During a trip to the south-western part of Bulgaria, we discovered the Stob Earth Pyramids. They are rock formations, known as hoodoos, situated at the foothills of the Rila mountain range.
The pyramids are 30-40 meters thick and 6-10 meters high, reaching a height of 12 meters in some places. Some of the pyramids are pointed and needle-like, while others are round and topped with sandstone “hats” having dimensions of 120/80 cm. and resembling giant mushrooms. Their bases are wide and often joined to neighboring formations.
They were formed in a river glacier trail, accumulated at the foot of the mountain – a layer that once covered the alpine parts of Rila in the Ice Age. The soil composition and weak cohesion determine the accelerated erosion here, which is why some pyramids are destroyed over time, while others are formed continuously. The wind, the rains, and the sun have been at work for thousands of years creating a fairytale out of a plain hill.
They are arranged in picturesque ways, and many of the formations have been given names – the Towers, The Hammers, The Wild Woman’s Chimneys, The Snaggle-tooths, the Brothers, The Wedding Couple, and so forth.
Like many of the landmarks in Bulgaria and this place is linked to several legends about their origin and names. Stories interweave a maternal oath, an intoxicating beauty, and an impossible and tragic love…
One story is about a wedding, between a girl from the Stob village and a boy from another nearby settlement called Kolibite. At old times, marriages were arranged and no one was supposed to see the bride before the end of the ceremony. When the wedding procession from Stob village started their journey to the groom’s house, a wild wind took away the veil of the bride-to-be while they were passing over the place, where today we can see the pyramids. The beauty of the future bride was so incredible they say, that the best man couldn’t restrain himself and tried to kiss her. Stunned by the sin he was about to commit the entire wedding procession turned into stone figures which we can now see. If you look at some of them closely, you will notice that they seem to be wearing hats.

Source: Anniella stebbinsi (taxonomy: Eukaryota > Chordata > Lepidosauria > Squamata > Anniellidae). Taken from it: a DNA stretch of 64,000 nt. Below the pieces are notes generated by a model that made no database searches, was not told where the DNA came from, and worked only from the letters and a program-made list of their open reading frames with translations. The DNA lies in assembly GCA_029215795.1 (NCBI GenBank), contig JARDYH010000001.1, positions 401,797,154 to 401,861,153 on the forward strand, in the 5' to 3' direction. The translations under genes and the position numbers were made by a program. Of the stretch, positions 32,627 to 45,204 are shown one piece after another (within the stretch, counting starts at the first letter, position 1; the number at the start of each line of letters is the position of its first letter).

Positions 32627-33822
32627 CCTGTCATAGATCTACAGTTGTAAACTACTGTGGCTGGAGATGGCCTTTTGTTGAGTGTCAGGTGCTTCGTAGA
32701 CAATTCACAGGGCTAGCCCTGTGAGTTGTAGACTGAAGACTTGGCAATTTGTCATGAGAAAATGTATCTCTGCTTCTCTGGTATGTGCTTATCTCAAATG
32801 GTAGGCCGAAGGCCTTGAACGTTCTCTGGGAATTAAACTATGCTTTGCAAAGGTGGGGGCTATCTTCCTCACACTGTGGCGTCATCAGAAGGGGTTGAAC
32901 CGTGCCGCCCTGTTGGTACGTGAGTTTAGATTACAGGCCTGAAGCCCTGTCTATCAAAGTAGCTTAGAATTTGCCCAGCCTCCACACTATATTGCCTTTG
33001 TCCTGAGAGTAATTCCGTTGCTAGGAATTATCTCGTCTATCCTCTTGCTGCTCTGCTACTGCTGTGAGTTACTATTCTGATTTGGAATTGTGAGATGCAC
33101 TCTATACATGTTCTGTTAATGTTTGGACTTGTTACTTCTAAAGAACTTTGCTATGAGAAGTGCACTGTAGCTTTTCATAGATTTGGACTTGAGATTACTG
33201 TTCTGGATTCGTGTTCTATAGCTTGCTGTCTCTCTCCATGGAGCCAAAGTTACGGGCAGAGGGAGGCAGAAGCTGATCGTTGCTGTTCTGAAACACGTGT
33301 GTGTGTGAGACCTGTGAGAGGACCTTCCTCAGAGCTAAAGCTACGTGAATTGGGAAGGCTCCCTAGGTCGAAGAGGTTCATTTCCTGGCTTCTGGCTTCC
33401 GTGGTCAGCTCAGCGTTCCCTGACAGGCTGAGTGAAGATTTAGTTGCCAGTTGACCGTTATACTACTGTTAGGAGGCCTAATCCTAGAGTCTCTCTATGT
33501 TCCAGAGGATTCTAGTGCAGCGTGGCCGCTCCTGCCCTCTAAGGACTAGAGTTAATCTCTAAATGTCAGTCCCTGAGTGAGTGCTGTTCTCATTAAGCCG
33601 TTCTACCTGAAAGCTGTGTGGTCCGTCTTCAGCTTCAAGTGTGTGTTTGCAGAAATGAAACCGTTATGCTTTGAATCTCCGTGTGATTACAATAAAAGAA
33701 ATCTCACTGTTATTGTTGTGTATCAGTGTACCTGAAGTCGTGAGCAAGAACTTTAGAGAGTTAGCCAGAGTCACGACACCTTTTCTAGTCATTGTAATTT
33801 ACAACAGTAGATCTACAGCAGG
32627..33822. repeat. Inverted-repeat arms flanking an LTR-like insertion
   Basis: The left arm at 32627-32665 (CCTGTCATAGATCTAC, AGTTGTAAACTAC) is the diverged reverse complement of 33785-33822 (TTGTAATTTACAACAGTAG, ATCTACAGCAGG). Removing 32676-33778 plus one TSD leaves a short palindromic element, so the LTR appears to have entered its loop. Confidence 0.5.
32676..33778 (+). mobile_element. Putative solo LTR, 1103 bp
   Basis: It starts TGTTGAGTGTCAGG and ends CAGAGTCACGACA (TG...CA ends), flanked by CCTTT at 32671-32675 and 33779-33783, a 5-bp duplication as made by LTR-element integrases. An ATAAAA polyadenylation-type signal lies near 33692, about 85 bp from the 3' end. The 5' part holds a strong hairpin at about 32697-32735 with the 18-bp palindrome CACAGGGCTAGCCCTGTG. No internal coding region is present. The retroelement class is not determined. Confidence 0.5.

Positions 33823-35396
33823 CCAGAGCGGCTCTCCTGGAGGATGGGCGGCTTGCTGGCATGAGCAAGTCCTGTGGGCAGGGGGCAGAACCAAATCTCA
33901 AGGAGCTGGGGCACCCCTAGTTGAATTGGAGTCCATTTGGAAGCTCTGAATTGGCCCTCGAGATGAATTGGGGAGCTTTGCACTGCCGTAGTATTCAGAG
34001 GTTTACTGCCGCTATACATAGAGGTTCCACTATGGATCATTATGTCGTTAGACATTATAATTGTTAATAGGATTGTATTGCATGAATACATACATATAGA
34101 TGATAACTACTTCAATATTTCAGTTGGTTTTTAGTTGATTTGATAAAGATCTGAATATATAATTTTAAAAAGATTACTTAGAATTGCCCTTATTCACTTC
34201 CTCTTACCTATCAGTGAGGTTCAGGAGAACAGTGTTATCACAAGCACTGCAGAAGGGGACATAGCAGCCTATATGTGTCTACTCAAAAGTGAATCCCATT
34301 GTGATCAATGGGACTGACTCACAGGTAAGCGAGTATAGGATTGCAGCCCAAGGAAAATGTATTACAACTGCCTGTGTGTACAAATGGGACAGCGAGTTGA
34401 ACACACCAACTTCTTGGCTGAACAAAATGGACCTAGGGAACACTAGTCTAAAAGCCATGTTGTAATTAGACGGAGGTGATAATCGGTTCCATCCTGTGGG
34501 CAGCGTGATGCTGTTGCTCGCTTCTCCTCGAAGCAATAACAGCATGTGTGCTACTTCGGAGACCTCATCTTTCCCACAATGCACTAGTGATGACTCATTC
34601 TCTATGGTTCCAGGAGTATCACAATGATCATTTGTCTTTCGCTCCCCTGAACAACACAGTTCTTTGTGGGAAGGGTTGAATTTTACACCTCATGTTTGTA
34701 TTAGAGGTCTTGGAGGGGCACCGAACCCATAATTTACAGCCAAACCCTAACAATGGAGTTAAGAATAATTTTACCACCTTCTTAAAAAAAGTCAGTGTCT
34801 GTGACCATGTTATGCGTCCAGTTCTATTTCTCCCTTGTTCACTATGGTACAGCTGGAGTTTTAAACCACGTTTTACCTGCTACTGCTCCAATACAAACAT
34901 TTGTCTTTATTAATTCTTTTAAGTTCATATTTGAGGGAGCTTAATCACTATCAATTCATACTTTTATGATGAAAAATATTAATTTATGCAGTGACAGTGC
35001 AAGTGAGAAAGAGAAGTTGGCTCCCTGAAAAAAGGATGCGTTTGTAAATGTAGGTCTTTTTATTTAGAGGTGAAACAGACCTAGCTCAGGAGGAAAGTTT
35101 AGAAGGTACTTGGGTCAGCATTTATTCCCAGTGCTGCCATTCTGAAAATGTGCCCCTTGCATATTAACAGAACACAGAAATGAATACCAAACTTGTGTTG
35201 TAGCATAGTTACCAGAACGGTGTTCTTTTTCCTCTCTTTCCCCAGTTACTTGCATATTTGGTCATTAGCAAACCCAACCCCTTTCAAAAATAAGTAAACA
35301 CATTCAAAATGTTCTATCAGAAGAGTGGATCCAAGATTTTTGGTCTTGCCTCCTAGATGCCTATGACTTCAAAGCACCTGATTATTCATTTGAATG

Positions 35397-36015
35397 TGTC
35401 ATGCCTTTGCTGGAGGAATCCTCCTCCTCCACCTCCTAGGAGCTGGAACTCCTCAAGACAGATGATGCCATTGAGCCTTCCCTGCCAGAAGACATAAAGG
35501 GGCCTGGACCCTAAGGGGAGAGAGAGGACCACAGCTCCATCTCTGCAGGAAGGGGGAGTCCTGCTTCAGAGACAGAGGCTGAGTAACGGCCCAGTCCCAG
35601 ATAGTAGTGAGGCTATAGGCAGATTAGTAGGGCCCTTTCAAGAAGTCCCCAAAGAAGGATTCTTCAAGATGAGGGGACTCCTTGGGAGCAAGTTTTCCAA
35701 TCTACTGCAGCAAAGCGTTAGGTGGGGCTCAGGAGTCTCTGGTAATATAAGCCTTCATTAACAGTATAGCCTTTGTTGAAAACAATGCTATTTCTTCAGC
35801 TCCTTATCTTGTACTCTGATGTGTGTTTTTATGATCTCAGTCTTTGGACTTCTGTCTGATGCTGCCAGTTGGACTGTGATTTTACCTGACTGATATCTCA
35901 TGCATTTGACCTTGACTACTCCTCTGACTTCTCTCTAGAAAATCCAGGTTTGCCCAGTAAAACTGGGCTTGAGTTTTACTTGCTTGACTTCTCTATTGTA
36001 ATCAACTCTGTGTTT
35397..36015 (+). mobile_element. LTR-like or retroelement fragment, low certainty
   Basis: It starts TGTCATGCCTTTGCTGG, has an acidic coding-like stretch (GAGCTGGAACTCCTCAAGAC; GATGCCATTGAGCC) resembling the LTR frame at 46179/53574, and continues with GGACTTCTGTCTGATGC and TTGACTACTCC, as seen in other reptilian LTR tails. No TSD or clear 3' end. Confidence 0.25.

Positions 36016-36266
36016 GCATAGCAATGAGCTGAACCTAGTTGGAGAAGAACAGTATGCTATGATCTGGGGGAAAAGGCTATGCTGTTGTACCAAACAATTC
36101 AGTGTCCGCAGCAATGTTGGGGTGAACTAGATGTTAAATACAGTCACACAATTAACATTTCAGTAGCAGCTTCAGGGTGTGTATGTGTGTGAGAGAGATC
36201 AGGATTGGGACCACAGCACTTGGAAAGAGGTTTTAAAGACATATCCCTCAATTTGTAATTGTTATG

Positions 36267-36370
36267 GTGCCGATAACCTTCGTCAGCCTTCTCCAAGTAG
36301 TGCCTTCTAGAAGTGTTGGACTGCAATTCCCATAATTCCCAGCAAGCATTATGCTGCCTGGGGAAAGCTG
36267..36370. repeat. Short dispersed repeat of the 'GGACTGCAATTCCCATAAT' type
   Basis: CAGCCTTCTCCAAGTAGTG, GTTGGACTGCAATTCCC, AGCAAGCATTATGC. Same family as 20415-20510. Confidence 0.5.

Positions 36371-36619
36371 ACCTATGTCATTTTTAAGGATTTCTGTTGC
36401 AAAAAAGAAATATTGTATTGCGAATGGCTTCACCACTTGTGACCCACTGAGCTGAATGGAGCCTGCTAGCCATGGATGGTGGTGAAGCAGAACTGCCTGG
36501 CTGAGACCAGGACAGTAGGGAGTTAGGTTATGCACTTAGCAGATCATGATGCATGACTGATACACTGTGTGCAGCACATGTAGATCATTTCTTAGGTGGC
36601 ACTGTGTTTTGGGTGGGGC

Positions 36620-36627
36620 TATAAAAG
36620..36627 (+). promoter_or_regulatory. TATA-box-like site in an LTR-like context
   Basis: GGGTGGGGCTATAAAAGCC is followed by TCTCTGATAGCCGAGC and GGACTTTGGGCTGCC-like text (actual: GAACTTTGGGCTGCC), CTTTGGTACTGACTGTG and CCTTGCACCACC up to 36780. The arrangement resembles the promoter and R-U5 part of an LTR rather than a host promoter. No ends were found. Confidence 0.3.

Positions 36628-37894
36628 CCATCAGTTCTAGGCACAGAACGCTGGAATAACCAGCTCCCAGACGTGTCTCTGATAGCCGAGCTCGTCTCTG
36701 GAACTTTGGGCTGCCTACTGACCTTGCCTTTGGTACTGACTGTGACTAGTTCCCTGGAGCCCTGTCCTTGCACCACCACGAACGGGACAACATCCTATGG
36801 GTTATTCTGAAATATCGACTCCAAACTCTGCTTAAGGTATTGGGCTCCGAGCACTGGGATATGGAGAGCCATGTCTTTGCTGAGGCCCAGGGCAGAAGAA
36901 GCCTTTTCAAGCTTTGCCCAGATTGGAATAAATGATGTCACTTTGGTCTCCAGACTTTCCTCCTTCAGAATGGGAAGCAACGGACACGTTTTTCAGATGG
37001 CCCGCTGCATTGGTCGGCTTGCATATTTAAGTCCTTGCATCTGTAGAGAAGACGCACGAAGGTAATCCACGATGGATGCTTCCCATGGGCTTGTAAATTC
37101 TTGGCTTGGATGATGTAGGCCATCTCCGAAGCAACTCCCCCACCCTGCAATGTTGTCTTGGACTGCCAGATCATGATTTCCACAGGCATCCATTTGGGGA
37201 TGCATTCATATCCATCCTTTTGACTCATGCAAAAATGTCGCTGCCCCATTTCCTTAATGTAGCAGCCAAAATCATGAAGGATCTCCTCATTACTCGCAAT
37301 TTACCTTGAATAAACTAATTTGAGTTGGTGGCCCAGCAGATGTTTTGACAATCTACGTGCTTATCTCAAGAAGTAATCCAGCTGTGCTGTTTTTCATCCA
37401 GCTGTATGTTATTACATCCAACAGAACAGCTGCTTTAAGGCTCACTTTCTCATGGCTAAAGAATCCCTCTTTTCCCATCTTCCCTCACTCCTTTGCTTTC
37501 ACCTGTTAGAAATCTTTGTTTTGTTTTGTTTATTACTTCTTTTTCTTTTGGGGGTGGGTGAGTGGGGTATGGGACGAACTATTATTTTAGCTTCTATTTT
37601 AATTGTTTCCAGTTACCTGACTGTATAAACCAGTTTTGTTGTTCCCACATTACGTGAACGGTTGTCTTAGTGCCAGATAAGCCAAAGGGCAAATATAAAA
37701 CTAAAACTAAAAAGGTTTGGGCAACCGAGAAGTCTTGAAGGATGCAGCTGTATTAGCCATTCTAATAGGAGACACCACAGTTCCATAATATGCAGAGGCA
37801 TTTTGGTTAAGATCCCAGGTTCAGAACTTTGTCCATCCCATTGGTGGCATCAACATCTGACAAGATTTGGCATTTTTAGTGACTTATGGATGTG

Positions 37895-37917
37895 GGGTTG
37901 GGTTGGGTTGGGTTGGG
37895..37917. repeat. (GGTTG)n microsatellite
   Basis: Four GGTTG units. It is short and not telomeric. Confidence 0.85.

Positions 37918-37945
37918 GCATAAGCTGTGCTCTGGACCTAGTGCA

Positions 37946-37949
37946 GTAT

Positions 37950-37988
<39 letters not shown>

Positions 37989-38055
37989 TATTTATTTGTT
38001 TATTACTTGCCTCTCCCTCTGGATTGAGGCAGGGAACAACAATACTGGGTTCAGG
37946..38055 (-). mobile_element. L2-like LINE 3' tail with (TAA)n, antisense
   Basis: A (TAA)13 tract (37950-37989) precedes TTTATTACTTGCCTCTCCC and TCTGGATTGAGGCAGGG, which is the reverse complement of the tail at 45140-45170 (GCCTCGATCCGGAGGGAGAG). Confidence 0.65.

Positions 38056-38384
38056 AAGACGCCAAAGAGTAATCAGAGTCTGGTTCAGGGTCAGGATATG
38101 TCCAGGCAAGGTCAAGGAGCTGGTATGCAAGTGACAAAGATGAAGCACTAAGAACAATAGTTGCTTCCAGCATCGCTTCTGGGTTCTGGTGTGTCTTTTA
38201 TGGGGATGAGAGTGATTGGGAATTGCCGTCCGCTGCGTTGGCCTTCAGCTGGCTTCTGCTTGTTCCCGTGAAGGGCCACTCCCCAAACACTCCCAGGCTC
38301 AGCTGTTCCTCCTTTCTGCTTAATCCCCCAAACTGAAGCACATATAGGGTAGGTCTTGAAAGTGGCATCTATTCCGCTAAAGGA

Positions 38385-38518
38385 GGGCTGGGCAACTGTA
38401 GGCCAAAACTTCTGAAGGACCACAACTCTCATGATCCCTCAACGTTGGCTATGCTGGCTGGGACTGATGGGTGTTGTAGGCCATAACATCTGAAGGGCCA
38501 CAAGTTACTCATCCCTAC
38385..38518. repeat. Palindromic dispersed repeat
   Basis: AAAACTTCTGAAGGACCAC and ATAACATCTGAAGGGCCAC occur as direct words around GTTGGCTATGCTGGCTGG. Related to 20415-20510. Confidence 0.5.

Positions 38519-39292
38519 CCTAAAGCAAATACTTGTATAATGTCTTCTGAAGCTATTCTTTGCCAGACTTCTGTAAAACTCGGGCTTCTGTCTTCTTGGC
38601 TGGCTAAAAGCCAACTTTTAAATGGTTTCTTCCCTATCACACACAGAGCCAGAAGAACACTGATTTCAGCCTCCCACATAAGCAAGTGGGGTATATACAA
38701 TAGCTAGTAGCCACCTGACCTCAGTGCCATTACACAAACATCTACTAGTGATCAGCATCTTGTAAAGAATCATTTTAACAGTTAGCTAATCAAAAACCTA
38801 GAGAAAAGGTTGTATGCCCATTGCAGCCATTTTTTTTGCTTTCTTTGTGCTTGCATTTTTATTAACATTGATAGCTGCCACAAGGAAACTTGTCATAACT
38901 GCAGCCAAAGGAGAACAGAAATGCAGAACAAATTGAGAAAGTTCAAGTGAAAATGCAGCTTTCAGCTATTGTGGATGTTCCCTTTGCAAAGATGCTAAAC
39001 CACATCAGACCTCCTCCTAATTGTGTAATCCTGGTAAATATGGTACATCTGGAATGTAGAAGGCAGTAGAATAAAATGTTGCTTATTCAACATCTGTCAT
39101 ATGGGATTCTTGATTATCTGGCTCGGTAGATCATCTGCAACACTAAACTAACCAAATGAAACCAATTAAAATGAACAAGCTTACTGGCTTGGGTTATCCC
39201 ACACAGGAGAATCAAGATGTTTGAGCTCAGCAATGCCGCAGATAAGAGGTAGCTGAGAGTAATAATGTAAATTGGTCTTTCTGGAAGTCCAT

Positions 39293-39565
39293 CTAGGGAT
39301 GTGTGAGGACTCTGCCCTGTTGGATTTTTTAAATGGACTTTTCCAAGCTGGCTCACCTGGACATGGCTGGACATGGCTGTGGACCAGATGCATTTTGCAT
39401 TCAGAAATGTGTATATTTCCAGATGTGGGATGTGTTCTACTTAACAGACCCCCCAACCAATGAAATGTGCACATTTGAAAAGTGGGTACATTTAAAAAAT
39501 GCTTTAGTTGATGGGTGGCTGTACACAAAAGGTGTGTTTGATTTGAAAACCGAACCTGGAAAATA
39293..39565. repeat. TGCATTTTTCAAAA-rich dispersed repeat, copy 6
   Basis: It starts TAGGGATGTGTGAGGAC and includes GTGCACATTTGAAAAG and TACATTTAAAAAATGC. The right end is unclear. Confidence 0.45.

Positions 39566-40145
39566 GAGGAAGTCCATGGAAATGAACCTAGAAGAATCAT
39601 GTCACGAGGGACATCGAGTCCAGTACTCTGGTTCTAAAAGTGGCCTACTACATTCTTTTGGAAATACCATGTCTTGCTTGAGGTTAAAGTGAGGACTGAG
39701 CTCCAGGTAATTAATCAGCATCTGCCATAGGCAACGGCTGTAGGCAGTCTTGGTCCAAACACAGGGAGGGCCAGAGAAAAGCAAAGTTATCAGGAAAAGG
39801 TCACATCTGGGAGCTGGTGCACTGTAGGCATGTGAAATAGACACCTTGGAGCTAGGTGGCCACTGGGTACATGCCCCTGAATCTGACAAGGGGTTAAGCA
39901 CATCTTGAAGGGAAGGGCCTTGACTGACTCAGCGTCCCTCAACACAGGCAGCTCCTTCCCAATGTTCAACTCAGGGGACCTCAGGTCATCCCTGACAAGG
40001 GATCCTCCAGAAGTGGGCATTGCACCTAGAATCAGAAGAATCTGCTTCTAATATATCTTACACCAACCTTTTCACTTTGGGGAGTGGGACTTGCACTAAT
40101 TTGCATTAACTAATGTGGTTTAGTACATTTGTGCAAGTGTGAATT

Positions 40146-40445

In another one, a man and a woman from the nearby village were getting married. The celebration had already started when the father of the groom cast his eyes upon the bride and immediately fell in love with her. He was about to ruin the wedding when suddenly the earth started shaking, a terrible noise filled the air and all of a sudden everybody turned into rocks.
According to another legend, the mother of the groom disapproved of the marriage and cast a spell on the young lovers. When the groom kissed the bride for the first time, everyone turned into solid rocks.
The last one depicts the doomed love between a Bulgarian girl and a Turkish boy who were in love but could never marry because of their different religions. To avoid a union, the groom’s family killed him. Inconsolable, the girl threw herself off the rock, and on this spot a pyramid formed which was called Neviastata (‘The bride”).
So, which one do you believe?